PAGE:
Tuesday, February 16, 2016
The Sting is the Thing! - The Age Of The So-Called "Super-Knives"
In this the age of the so-called "Super-Knives", the do-it-all, ultimate blades that will chop down a forest without re-sharpening, skin a herd of bison and ward off a legion of terrorists, I have found the understatement of A. G. Russell's advertising for the STING to be refreshing. For truth in advertising one need look no further than the name that identifies these sturdy, compact knives.
Boot, hideout or concealment knives are generic terms for small defensive blades. These knives cannot be considered primary weapons or survival tools but rather last ditch lines of defense. This is not to belittle these knives but to merely point out that the prudent individual chooses the correct tool for the job. The concealment knife when chosen by the professional, be he in law enforcement or the military, is a backup system. It may be the final defense after a service revolver is emptied, strapped to a narc's calf or worn in a soldier's boot. The Russell STING epitomizes a knife designed for such carry.
To substantiate this position a look at both a historical viewpoint and the physical characteristics of this knife are in order. The double edged knife would be an ideal place to begin.
I refuse to be an apologist to those who abhor the thought of edged steel used to defend its owner and mention this at the outset as double edged blades are most efficient when applied to defensive use. Simply put, they are weapons. It is common knowledge that single edged patterns such as the bowie or kukri have demonstrated themselves on the battlefield but a study of battle weapons, particularly among the western peoples, reveals a favoritism for the double edge extending to weapons as diverse as swords, daggers, spears and projectile points. Why? The work.
The advantage with the double edge is that it cuts on both sides, during extraction as well as the penetrating thrust. If the user desires he may do fine cutting activities to one edge keeping the other razor sharp. These blades will have greater sharpened edge surface over a comparable sized single edge. It is also arguable that the symmetrical point of the double is more effective for penetration but other manufacturing or design features may mitigate this. In fact many daggers have had the dubious distinction of being exceptionally well or brittle at the tip. In modern times the design most typifying this weakness is the Fairbairn-Sykes British Commando dagger. This is one of those knives that looks very wicked but in reality is structurally flawed and very limited in application. On the other hand the STING is a textbook example of how to design a dagger point, being both stout and broad.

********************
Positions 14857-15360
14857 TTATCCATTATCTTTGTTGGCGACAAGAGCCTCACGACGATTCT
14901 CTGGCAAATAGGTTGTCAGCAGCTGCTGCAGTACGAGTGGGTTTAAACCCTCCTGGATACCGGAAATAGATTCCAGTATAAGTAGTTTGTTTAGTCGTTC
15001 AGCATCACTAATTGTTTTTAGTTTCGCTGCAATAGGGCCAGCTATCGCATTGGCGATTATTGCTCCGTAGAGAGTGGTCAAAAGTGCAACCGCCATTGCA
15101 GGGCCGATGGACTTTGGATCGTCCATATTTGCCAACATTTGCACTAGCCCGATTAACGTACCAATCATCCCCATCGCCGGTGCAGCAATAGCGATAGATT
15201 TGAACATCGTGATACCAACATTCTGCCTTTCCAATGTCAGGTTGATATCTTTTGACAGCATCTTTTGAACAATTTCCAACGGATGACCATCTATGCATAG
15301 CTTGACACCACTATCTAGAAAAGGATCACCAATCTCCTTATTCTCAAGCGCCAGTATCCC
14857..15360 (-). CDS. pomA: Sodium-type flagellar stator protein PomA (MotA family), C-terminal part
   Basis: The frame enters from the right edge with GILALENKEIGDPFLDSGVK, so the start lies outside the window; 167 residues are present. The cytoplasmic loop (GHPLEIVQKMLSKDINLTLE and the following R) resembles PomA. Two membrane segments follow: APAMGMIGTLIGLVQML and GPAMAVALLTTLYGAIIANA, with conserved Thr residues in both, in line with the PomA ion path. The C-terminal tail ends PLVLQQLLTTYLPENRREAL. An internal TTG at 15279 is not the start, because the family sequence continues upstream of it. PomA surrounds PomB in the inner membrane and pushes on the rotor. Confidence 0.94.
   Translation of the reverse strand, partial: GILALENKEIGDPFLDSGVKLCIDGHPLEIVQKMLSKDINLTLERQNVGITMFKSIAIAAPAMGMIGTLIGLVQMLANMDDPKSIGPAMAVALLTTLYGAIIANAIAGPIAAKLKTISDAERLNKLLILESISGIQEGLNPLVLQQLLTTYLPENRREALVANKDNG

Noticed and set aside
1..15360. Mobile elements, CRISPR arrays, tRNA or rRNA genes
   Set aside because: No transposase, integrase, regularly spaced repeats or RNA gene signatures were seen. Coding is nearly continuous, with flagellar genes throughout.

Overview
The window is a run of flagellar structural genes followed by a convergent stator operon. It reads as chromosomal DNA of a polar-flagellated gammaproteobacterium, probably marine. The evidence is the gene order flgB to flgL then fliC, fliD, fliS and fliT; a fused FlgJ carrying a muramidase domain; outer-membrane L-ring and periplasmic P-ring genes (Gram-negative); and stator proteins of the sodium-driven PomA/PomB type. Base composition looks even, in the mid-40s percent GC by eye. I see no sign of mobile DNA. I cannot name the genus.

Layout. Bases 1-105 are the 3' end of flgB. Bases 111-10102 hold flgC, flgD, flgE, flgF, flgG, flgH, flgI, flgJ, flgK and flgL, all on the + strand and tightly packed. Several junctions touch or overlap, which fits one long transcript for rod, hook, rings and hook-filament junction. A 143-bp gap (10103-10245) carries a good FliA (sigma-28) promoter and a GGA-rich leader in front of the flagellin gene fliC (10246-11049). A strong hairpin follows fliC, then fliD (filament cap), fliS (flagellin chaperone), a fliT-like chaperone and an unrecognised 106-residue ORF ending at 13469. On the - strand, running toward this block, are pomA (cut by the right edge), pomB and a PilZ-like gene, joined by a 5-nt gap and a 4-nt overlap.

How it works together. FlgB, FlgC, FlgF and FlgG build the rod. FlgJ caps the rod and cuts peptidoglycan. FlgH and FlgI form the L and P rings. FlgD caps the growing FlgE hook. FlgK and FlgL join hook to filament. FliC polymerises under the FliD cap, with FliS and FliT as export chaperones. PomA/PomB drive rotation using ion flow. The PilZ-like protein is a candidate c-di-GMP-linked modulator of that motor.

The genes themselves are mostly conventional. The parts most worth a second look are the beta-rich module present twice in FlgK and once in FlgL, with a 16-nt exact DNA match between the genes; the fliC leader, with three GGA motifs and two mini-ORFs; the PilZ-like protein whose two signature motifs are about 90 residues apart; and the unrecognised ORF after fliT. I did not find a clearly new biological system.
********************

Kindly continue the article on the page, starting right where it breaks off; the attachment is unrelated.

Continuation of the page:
For a knife to be of hideout length, the blade should not exceed 6" and 5" or under would be preferable. This is not to say that larger knives cannot be concealed but most writers and users tend to classify these bigger blades as legitimate fighting knives. The smaller knives are also more readily concealed under light clothing.
Not only must the concealment blade be compact in length but ideally it must hug whatever part of the body it is worn near. Here is a second point where the STING excels, for both the original and the 1A are flat and have no protruding guard tines to snag during draw or poke the wearer. When carried on leg or at the waist these knives are remarkably unobtrusive.
A third criteria is a trusty sheath that will also be as compact as the knife itself. Both STINGs meet this requirement in their design with a black Cordura sheath that uses a pair of rubber welts to lock down the knife. It will not jiggle or come loose during strenuous activity. I am a staunch believer in synthetic sheaths if correctly designed for they are less adversely affected by wetness. Since a concealment knife may be worn close to the body and be exposed to perspiration the use of Cordura works nicely.
The original model was designed and manufactured in 1976-1977 and fitted with the wood handle. Today's model may be had with either rosewood or black rucarta, a very rugged synthetic. Specs include a blade of 400 series stainless steel measuring 3-1/4" with an overall length of 6-1/2". The design uses a full tang, integral hilt and bolster and has bour hollow grinds production its shaving sharp edges.
The STING is made in the German cutlery center of Solingen using the drop forged method where dies are struck into the steel to produce the blade. The Rockwell RC rating is 58-59, providing a knife with excellent edge holding and field sharpening properties but without being brittle.
In 1978 another version, the STING IA was released. This knife is one piece of steel, having no added handle slabs. Generically such knives are referred to as "skeleton" knives. The Russell knife was one of the first skeleton knives and may have been the first from a commercial source. Specs are identical to the original although hollowed contours are used in the handle to provide something for the meat of the hand to wrap into. It provides excellent purchase considering the short length of the handle shaft. The IA is available in four finishes, mirror polish, shiny black chrome and green or black teflon for reduced reflectivity.
The presence or "feel" of a knife in the hand always provides keys to its performance yet these findings will vary depending on the hand size and grip style preference of the user. I will note that the STING is equally comfortable in the handle whether held in either horizontal or vertical mode. My hand is of average size and I find the fit to work remarkable well for the compactness.
The ultimate intangible is aesthetics for beauty, as they say, lies in the eye of the beholder. These knives contain flowing contours that are in now way superfluous to practical application. I for one, find the STINGs to be classical blend of form and function.